Ambitious, painstakingly detailed account of how the fledgling American fleet grew into a permanent navy.
Despite calls by George Washington and John Adams to raise a naval power, there was no muscular attempt to organize patriot sea militias at the outbreak of the Revolution, largely because the Royal Navy appeared so dominant. The rebels didn’t realize, writes Daughan, former director of the Air Force Academy’s MA program in international affairs, that their strength lay in their humble whaleboats. This is evident in the author’s blow-by-blow re-creation of such early sea skirmishes as the overtaking of the British Margaretta by rebels off the coast of Machias, Maine, on May 24, 1775, a battle that James Fenimore Cooper later called “the Lexington of the sea.” The Continental Congress could not adequately direct naval strategy, while the heroic efforts of patriot seamen like John Paul Jones, John Barry, Lambert Wickes and Nicholas Biddle were squandered on insignificant missions. The French alliance helped turn the tide, but what remained of the Continental Navy played little part in the momentous victories, and the new republic was too broke to fund a navy. Goaded by high-seas piracy and impressments and seizure by the English, Congress eventually passed the Naval Act of 1794, which authorized the construction of a half-dozen frigates—“a pathetically small force,” notes Daughan. President Adams was determined to bolster defense measures, but his successor was unwilling to expend public funds for defense; Jefferson preferred to use the power of commerce as a foreign-relations weapon. The issues of impressments and trade grew increasingly contentious between America and Britain, culminating in the declaration of war by President Madison in 1812. The author demonstrates how American privateers effected some surprising victories, contributing to the growing consensus that the navy was indeed critical to the nation’s defense.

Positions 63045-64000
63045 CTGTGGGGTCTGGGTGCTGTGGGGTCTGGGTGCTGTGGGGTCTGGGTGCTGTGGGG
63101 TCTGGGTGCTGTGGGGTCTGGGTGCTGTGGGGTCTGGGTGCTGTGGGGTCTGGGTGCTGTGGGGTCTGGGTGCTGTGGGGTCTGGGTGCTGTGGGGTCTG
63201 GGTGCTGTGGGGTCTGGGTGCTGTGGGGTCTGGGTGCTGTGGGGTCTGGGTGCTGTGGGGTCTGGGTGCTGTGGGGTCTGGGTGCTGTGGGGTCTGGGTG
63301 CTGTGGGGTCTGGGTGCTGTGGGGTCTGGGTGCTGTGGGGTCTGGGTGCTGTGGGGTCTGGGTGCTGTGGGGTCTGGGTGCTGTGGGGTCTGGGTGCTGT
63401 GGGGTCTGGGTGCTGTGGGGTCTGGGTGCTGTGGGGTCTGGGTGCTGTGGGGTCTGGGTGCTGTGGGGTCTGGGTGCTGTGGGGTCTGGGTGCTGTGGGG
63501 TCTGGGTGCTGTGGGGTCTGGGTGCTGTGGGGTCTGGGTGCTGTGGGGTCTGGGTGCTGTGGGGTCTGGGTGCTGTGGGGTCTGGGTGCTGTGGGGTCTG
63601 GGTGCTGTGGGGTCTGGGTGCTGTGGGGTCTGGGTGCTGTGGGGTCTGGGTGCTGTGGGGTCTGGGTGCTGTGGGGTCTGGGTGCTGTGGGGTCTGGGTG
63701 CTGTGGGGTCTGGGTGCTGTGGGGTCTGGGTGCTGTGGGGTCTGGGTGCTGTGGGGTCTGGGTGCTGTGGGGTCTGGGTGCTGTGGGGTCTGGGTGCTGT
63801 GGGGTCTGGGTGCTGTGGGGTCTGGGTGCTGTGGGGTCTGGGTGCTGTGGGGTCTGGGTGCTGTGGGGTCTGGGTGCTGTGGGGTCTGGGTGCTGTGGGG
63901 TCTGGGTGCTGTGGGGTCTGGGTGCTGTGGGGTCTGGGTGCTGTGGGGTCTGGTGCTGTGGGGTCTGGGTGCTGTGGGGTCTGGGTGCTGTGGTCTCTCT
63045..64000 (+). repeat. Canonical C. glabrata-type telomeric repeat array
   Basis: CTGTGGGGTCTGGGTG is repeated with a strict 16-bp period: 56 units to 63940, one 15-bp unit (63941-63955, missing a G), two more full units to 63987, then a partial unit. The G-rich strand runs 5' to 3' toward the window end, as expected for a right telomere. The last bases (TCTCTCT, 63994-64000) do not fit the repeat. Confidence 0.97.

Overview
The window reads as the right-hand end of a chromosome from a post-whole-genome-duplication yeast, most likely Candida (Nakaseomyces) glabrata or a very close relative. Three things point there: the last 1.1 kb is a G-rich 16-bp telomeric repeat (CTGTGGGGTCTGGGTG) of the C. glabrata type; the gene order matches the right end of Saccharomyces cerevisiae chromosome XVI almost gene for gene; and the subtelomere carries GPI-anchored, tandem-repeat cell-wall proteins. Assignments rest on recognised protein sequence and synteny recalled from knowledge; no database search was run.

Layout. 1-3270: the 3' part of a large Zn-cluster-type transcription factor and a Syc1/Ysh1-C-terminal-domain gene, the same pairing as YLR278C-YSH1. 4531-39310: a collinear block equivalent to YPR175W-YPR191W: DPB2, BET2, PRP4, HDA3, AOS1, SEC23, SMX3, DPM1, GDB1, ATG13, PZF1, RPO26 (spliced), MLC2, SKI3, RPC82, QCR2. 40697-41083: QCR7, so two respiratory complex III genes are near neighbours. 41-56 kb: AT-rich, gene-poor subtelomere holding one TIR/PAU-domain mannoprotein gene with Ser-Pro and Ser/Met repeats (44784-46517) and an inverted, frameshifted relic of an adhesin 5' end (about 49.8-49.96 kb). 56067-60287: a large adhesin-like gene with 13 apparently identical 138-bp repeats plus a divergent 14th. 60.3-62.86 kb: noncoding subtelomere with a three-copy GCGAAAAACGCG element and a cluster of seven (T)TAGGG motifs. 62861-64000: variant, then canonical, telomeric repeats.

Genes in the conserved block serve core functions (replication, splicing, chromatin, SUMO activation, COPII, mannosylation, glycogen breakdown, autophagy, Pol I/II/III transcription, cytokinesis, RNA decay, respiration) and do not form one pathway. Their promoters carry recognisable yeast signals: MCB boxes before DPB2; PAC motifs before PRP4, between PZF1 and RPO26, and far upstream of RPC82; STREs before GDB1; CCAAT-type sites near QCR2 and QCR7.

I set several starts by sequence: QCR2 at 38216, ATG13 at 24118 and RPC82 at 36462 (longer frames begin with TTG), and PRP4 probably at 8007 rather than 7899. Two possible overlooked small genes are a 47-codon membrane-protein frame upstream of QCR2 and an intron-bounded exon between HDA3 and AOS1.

Not just a rigorous, steady-going chronological history, but also a cogent analysis of the genesis of a defense strategy.